But section 133 of the WCRA now requires that employers report any injury to their insurer as soon as they learn of it – and they commit an offence if it isn’t reported within 8 days! It’s an offence that carries up to 50 penalty units. And similarly, section 133A requires an employer to immediately notify their insurer if the worker asks for a payment to be made (such as for treatment) or the employer itself makes a payment. Once again, the penalty for a breach is up to 50 penalty units.
Sadly, there are several national retailers with big brands that seem to be systematically flouting this requirement. I’ve seen any number of instances in which the corporate policy is to pay for the doctor’s visit and some physio, put the worker on light duties, and mums the word! It becomes an even bigger issue for the worker however, when the injury has longer term consequences or later flares up again – because if they didn’t lodge their own application for benefits within the time limit of 6 months, they are then disentitled. I’ve even seen these national retailers who have their own self insurer, reject applications made after 6 months of the injury when the company itself paid for treatment and discouraged the worker making an application for benefits. Sounds outrageous – because it is! Shameful.
“We’re sending your manager with you to your doctor’s appointment so they can sit in to better understand the condition”.
Again, the domain of the sophisticated corporates, but the risk mitigation manual of some organisations now requires that if an employee is injured at work, their manager sits in on their doctors’ appointment. You can imagine the reasoning of the corporate bean-counters and risk managers in coming up with a policy like this, but there is nothing in the WCRA that gives an employer this entitlement. An invasion of privacy? Or just spying? Disgraceful.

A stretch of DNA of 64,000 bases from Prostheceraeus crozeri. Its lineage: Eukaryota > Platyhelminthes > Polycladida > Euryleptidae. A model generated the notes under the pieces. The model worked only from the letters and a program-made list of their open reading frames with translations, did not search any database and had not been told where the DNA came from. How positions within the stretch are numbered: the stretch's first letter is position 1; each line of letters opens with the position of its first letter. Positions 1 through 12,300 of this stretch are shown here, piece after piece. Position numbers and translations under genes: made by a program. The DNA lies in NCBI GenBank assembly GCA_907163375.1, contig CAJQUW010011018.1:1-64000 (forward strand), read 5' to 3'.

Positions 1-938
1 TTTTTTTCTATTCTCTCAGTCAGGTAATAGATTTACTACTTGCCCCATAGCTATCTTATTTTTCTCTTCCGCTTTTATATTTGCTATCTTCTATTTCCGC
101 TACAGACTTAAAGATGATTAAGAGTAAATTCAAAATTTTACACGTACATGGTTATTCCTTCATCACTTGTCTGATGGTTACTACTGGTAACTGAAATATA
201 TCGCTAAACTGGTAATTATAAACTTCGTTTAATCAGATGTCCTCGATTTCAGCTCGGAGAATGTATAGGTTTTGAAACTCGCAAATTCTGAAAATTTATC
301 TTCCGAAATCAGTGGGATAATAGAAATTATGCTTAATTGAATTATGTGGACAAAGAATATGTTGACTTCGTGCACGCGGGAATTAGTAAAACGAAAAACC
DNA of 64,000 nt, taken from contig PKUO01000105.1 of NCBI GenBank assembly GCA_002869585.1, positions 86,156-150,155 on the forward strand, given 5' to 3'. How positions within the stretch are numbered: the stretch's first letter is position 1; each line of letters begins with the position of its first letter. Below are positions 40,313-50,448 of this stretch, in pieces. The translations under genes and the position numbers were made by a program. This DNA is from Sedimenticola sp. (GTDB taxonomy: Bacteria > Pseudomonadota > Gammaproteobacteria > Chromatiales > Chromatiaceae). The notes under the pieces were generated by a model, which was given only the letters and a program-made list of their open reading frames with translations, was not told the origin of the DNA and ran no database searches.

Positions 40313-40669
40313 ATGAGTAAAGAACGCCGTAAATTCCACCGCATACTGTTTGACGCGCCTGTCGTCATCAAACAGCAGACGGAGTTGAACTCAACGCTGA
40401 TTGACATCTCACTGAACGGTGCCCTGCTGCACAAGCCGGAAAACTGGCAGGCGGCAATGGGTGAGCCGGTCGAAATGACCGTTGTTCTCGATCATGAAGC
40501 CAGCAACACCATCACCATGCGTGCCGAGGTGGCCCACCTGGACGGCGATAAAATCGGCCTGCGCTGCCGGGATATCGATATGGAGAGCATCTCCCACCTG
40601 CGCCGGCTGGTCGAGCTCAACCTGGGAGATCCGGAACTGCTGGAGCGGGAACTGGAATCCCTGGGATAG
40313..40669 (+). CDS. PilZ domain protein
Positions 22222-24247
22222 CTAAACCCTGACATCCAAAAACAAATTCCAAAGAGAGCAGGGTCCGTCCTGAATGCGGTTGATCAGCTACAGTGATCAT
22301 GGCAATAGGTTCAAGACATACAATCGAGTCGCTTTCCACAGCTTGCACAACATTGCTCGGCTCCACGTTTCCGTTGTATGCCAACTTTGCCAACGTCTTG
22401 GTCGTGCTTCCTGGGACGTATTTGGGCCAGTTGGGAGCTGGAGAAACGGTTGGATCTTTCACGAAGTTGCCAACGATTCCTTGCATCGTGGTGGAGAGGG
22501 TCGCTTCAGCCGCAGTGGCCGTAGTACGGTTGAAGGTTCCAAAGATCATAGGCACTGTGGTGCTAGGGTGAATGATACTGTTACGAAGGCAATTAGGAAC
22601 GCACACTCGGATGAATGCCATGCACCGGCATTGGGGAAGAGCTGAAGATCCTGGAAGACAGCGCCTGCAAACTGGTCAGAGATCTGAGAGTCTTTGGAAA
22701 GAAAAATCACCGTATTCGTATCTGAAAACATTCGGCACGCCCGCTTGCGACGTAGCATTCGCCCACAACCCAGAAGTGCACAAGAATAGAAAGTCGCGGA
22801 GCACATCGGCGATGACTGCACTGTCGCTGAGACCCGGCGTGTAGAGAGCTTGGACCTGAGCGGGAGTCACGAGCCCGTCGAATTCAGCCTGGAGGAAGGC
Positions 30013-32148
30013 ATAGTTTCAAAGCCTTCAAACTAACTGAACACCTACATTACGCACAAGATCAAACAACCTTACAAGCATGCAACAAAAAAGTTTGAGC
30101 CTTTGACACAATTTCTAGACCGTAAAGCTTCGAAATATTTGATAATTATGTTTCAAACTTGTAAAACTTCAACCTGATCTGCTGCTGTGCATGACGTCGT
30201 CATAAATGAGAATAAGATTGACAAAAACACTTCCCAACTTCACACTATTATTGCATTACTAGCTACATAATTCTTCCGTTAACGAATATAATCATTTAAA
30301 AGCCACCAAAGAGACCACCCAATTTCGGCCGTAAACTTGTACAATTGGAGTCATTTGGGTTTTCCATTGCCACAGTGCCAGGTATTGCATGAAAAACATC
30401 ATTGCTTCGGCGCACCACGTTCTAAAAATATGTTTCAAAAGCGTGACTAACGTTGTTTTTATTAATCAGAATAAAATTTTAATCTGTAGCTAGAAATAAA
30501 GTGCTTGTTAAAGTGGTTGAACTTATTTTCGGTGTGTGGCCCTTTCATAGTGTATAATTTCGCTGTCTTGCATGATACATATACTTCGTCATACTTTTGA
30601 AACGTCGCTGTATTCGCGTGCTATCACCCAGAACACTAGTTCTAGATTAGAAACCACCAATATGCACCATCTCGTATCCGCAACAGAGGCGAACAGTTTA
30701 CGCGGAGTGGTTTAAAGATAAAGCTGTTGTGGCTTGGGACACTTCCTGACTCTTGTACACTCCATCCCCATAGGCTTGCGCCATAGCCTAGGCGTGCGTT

“You’re not able to do your job since you were injured, so we’re going to have to let you go”.
Where a work-related injury causes such disability that the worker can no longer fulfill the functional requirements of their role, it can have quite an impact on the enterprise. It’s not just productivity loss, but for smaller employers, hiring a replacement worker to fill a role is a necessary evil – but sometimes they feel the need to firstly “clear the decks” by sacking the injured employee. The WCRA attempts to balance the interests of the employer and employee by providing in section 232B that an injured worker can’t be dismissed solely or mainly because they are not fit for their position, for a period of 12 months following the injury. Sadly, despite this protection, I’ve seen many instances in which smaller employers, either through ignorance or self-interest, have terminated workers who can’t physically do the job they were hired for. It rubs salt into the worker’s wound.
The Queensland Workers’ Compensation scheme is fully funded, well run and stakeholder focused. But I reckon those who throw stones at the occasional worker who gilds the lily, should save a few pebbles for the equal number of employers who behave just as badly.
As published in Australian Lawyers Alliance.